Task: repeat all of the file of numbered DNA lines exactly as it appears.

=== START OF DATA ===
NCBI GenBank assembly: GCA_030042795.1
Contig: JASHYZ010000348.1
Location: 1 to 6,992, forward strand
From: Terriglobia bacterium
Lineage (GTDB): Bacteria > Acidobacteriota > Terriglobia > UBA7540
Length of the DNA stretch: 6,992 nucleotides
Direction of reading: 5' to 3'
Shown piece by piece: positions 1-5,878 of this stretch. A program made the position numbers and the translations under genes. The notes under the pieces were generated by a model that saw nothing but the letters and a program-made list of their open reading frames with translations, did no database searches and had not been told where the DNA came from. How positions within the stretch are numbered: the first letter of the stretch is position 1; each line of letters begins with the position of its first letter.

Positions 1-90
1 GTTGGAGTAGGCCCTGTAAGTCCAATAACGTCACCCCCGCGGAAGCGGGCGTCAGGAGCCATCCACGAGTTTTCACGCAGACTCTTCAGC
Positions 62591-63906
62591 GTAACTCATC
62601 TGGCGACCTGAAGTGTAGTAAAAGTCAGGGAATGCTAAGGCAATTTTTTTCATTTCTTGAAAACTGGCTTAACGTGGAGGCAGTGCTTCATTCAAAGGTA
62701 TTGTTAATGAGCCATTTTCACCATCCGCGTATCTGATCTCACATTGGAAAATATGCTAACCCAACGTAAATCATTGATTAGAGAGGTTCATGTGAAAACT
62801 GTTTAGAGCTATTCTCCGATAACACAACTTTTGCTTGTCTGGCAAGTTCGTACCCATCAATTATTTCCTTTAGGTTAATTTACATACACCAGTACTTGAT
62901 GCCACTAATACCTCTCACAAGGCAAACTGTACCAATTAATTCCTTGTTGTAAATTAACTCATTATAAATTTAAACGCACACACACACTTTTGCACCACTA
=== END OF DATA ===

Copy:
NCBI GenBank assembly: GCA_030042795.1
Contig: JASHYZ010000348.1
Location: 1 to 6,992, forward strand
From: Terriglobia bacterium
Lineage (GTDB): Bacteria > Acidobacteriota > Terriglobia > UBA7540
Length of the DNA stretch: 6,992 nucleotides
Direction of reading: 5' to 3'
Shown piece by piece: positions 1-5,878 of this stretch. A program made the position numbers and the translations under genes. The notes under the pieces were generated by a model that saw nothing but the letters and a program-made list of their open reading frames with translations, did no database searches and had not been told where the DNA came from. How positions within the stretch are numbered: the first letter of the stretch is position 1; each line of letters begins with the position of its first letter.

Positions 1-90
1 GTTGGAGTAGGCCCTGTAAGTCCAATAACGTCACCCCCGCGGAAGCGGGCGTCAGGAGCCATCCACGAGTTTTCACGCAGACTCTTCAGC
Positions 62591-63906
62591 GTAACTCATC
62601 TGGCGACCTGAAGTGTAGTAAAAGTCAGGGAATGCTAAGGCAATTTTTTTCATTTCTTGAAAACTGGCTTAACGTGGAGGCAGTGCTTCATTCAAAGGTA
62701 TTGTTAATGAGCCATTTTCACCATCCGCGTATCTGATCTCACATTGGAAAATATGCTAACCCAACGTAAATCATTGATTAGAGAGGTTCATGTGAAAACT
62801 GTTTAGAGCTATTCTCCGATAACACAACTTTTGCTTGTCTGGCAAGTTCGTACCCATCAATTATTTCCTTTAGGTTAATTTACATACACCAGTACTTGAT
62901 GCCACTAATACCTCTCACAAGGCAAACTGTACCAATTAATTCCTTGTTGTAAATTAACTCATTATAAATTTAAACGCACACACACACTTTTGCACCACTA